The strange part was the backup data centre is in San Diego. I never worked out if it used local time or Chicago time. I expect that the people who looked after it had actually tested it.

    To answer the original question, I'd like to ask a few more questions: How big is this? (How many thousands of applications?) and How long do you expect it to be active? (Just until the next election?) That would help you decide to do the detailed history-logging or keep it simple with duplicated data. I've seen these sorts of problems for real (financial papers sent to the ex-wife's house) so it is certainly a real problem to be addressed. The "invoices" answer is probably the right one. Keep a copy of what was sent out, even if it's a paper copy in a physical file.



  • @lolwhat said:

    A properly designed system would eliminate the need for triggers.
     

    Surely a properly-designed system wouldn't experience slowdown when using triggers.

    They're the most effective method I know of to add change auditing to a RDBMS.


  • Impossible Mission - B

    @Qwerty said:

    Chicago time

    I've noticed operating systems ask me for the nearest major city instead of my timezone; I've always wondered why this is the case. I definitely have to think a little harder to figure out which city is geometrically closest to me (I live in a major city but it's rarely on their list), than I would to just pick my timezone. What's up with that?</tangent>



  • @joe.edwards said:

    I've noticed operating systems ask me for the nearest major city instead of my timezone; I've always wondered why this is the case. I definitely have to think a little harder to figure out which city is geometrically closest to me (I live in a major city but it's rarely on their list), than I would to just pick my timezone. What's up with that?</tangent>

    Because "timezones" are vertical stripes on the map but different cities (usually states, but it doesn't always follow state boundaries) have different daylight-savings rules. Australian eastern time is split into 3 zones by the daylight-savings rules and there's at least 2 other countries with the same timezone - not even in the same hemisphere.

    And most users won't know what timezone they're in but they do know what city they're near.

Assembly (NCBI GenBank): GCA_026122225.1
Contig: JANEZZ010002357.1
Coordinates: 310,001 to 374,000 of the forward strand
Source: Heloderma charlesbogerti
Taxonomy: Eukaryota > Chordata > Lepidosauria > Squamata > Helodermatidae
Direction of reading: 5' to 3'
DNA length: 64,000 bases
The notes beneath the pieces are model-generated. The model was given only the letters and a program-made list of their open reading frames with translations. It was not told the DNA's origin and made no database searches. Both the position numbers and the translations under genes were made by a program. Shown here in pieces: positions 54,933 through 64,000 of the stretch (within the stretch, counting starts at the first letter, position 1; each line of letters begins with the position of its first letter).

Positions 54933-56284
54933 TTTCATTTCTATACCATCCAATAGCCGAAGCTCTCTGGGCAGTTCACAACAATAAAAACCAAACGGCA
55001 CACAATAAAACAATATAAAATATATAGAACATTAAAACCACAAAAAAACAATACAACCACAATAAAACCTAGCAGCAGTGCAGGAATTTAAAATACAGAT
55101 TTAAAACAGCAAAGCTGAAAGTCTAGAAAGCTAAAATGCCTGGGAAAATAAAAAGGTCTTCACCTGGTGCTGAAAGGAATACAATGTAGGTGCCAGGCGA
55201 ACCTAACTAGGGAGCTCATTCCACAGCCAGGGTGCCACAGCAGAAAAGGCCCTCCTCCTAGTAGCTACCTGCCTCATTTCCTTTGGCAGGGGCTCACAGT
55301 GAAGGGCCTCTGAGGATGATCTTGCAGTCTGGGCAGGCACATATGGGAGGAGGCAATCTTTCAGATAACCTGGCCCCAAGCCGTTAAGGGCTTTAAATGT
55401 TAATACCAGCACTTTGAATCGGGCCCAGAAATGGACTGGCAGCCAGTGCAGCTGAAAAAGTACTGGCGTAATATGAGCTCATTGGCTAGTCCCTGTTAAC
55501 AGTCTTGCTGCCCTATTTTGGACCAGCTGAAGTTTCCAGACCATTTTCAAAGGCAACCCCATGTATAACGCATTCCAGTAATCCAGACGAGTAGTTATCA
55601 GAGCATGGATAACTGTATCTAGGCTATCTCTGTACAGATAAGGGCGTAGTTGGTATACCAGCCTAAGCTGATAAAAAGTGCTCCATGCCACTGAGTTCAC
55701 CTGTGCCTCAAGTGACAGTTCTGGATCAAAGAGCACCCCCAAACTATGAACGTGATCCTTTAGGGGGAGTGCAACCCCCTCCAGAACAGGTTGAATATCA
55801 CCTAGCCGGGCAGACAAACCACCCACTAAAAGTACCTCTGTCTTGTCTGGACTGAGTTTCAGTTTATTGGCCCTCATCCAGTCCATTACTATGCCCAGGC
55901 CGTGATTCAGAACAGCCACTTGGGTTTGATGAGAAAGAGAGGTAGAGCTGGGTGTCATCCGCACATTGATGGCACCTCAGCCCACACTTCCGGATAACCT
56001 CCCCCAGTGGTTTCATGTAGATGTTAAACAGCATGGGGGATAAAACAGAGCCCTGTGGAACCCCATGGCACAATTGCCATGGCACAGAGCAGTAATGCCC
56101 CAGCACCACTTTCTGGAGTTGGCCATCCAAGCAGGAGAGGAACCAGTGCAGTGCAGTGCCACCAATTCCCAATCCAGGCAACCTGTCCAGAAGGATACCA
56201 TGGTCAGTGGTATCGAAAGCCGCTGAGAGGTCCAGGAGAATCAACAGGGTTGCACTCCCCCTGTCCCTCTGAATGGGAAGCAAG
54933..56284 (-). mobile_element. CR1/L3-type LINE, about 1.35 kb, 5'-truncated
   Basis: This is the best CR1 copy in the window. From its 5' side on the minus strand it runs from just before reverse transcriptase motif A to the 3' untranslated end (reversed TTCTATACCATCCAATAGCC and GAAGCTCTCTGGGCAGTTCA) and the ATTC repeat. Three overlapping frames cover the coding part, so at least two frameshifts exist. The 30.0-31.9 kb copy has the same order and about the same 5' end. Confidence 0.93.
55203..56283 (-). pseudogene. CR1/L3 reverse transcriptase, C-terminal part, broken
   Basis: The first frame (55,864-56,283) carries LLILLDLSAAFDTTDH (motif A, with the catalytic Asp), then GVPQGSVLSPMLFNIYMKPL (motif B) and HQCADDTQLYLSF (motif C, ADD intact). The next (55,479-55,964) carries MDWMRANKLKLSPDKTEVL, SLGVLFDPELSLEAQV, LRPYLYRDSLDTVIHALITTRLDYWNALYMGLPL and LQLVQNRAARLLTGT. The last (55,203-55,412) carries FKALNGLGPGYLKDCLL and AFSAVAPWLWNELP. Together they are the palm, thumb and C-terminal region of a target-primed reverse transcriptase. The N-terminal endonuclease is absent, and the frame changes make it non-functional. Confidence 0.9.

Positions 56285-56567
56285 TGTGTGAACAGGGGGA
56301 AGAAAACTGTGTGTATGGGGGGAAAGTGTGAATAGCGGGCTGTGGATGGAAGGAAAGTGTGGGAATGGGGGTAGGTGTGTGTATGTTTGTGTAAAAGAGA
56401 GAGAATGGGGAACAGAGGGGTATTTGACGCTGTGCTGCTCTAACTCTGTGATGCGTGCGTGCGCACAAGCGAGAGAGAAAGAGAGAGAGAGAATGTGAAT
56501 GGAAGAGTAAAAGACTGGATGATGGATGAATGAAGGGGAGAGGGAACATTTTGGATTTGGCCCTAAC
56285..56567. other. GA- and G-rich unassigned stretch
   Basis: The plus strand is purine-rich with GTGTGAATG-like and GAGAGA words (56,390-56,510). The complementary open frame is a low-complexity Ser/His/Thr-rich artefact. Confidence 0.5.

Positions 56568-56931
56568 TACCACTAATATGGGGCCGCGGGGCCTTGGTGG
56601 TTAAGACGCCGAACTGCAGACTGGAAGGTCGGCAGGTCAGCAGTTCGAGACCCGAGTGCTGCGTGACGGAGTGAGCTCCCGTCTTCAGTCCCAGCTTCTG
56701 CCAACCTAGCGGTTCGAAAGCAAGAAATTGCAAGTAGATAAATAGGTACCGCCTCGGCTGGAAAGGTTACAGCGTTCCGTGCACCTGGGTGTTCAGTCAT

• @atipico said:

    Althouhg I can understand the bureacratic need for following the process, and my boss's needs for avoiding future f#$%-ups, is that how things are properly done?
     

    No. Fundamentally it sounds like you want to track changes to data so that although the most recent record is displayed, historical changes to that record can also be displayed for auditing purposes.

    @atipico said:

    isn't the proposed approach just creating lots of duplicate, dereferenced, potentially inconsistent data? Is this the only way, or the best way, for dealing with this?

    It sounds like your boss has arrived at a solution without properly explaining (or defining) the problem. TRWTF is that he should really explain what the issue is and why it's an issue then leave it to the architects to propose a solution or two, explain the benefits and consequences of selecting one over the other than allow him to decide which should be implemented.

    Most databases have some feature to record changes to data - as someone mentioned, using a trigger is one method. Flicking on FLASHBACK in Oracle allows transaction auditing is another, but it builds up large (internal) tables of all transactions so could be a performance hit. One question should really be: how often is historical data queried, and why? If it's rarely then chucking the old record into a history table along with identifiable information (user, IP, timestamp, etc) should be sufficient to report against changes and show evidence that someone's taking the piss.

    But it does sound like the current method is going to cause everyone to do things in triplicate in the rare case that one piece of paper gets manually amended.



  •  @lolwhat said:

    @flabdablet said:
    As part of the PK? Why?
    Why does one use a PK?

    To uniquely identify the row.. but that doesn't explain the purpose of using the data types you propose.

    I'd settle with a sequential number PK and another column showing a timestamp when it changed.


  • Discourse touched me in a no-no place

    @Sir Twist said:

     CREATE TRIGGER ON Users FOR UPDATE, DELETE AS {copy record to historical table here}

    Sir, I'm gonna have to ask you to step away from the keyboard...Your admin rights are revoked, effective immediately.



  •  If the official applications were sent by registered mail it would solve the problem of tracking when the applications were mailed. More cost, but less hassle down the road.

    A sane policy applicatants would need to agree to would also reduce future hassle...